Open Accessibility Menu

Grow your mustache for a good cause this Movember

Grow your mustache for a good cause this Movember

If you notice more friends and neighbors sporting mustaches around NOLA this November, it’s not just a style statement. Around the globe, men are celebrating Movember, a campaign to raise awareness for men’s health. Joining the cause is easy—grow a mustache.

Movember puts your mustache to work

Movember started in 2003 when two friends were looking for a way to raise awareness about men’s health. Twenty years later, more than six million men grow a mustache in November to raise funds and start conversations about:

  • Men’s mental health and suicide prevention
  • Prostate cancer
  • Testicular cancer

Add length to your life

The prostate is a walnut-sized gland that makes fluid for semen. It sits between your bladder and rectum. Most men have prostate issues as they age. Many prostate conditions aren’t cancerous, but prostate cancer is common. More than one in 10 men will get this type of cancer during their lifetime. Prostate cancer is usually diagnosed later in life, with about three in 10 cases diagnosed between age 55 and 64 and six in 10 diagnosed at age 65 or older.

There’s no question that early detection and treatment can add years of life. When prostate cancer is detected and treated before it spreads to other parts of the body, there’s a 100% 5-year relative survival rate. If cancer has spread, that number drops to about 34%.

Certain factors may raise your risk of prostate cancer, including:

  • Being African American or Caribbean with African ancestry
  • Being age 50 or older
  • Having a family history of prostate cancer

Get to know your boys

It’s vital to know your risks and stay ahead of the game with an annual wellness exam and regular self-exams.

Young men have the highest risk of getting testicular cancer. Eight in 10 men with testicular cancer are under 45 and more than five out of 10 are between ages 20 and 34.

Pay attention to testicular cancer symptoms, including:

  • A painless lump in one of your testicles
  • An ache in your lower back, lower belly or where your belly meets your thigh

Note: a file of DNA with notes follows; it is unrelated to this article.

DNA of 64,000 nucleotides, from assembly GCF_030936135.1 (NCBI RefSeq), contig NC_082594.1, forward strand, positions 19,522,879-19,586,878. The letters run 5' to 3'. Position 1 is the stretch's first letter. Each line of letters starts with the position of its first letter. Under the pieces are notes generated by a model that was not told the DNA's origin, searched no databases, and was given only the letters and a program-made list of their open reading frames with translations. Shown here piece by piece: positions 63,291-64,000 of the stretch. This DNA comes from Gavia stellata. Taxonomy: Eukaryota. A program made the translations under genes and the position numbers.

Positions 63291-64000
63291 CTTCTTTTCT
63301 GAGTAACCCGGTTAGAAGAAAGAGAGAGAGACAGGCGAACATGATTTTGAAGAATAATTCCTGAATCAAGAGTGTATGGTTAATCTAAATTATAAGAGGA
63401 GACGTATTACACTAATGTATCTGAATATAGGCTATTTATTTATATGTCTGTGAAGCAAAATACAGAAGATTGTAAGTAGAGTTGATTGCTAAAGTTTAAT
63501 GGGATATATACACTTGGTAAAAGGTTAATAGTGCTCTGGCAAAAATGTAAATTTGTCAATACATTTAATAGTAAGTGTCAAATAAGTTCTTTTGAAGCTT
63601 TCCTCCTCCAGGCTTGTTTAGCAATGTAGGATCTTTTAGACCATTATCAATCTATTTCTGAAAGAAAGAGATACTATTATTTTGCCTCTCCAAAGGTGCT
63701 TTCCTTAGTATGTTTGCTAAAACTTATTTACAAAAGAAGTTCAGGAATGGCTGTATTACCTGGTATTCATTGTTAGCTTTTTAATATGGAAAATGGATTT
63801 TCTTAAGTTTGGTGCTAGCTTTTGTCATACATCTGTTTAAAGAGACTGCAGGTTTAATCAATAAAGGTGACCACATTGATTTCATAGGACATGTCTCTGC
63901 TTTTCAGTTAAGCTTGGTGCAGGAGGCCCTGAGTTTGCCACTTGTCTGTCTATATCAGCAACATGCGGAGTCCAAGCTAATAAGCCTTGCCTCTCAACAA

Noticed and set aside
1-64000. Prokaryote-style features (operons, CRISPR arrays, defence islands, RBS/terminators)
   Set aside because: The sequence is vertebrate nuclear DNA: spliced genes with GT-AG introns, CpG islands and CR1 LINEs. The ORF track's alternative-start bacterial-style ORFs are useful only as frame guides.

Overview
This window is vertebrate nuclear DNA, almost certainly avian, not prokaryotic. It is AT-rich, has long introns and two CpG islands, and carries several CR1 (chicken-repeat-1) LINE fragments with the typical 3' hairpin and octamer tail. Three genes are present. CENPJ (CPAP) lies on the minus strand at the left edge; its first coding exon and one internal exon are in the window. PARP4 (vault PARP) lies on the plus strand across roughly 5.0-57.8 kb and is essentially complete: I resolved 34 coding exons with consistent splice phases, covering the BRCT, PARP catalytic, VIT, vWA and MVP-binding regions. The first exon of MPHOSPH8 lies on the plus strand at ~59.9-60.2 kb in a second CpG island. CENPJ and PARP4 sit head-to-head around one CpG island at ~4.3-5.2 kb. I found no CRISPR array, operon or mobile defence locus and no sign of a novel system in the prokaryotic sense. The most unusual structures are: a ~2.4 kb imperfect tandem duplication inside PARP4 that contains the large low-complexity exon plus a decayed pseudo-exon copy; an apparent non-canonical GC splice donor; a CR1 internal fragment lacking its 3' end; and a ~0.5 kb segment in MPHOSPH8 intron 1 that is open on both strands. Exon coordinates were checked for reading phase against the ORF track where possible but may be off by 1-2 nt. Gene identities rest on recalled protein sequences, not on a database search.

• Changes in how your testicles feel
  • Discomfort or pain in your scrotum or testicle
  • Sudden fluid buildup in your scrotum
  • Swelling in one testicle

Show strength by speaking up this Movember

Many men are reluctant to talk about their emotions or mental health, but that doesn’t mean they aren’t struggling internally. Around 75% of people who die by suicide are men. Substance abuse is also more common in men.

Symptoms of mental health issues are sometimes different in men and women. Common signs of mental health concerns in men are:

  • Anger or aggression
  • Body aches, headaches or stomach issues for no known reason
  • Challenges with concentration
  • Chronic stress or worry
  • Difficulty feeling positive emotions or a tendency to feel flat or numb
  • Irritability
  • Restlessness
  • Too much or too little sleep

A lot of men think asking for help with mental health concerns or even starting a conversation with their primary care provider is a sign of weakness. However, being able to speak up when you’re not feeling well mentally takes a lot of courage and strength. Plus, getting support puts you in a better position to show up for the people in your life who matter the most.

If you’re in crisis, the 988 Lifeline offers support 24/7. Veterans can also call the Veterans Crisis Line by dialing 988 then pressing one.

Want to learn more and take control of your health this Movember? Make an appointment with an East Jefferson General Hospital primary care provider.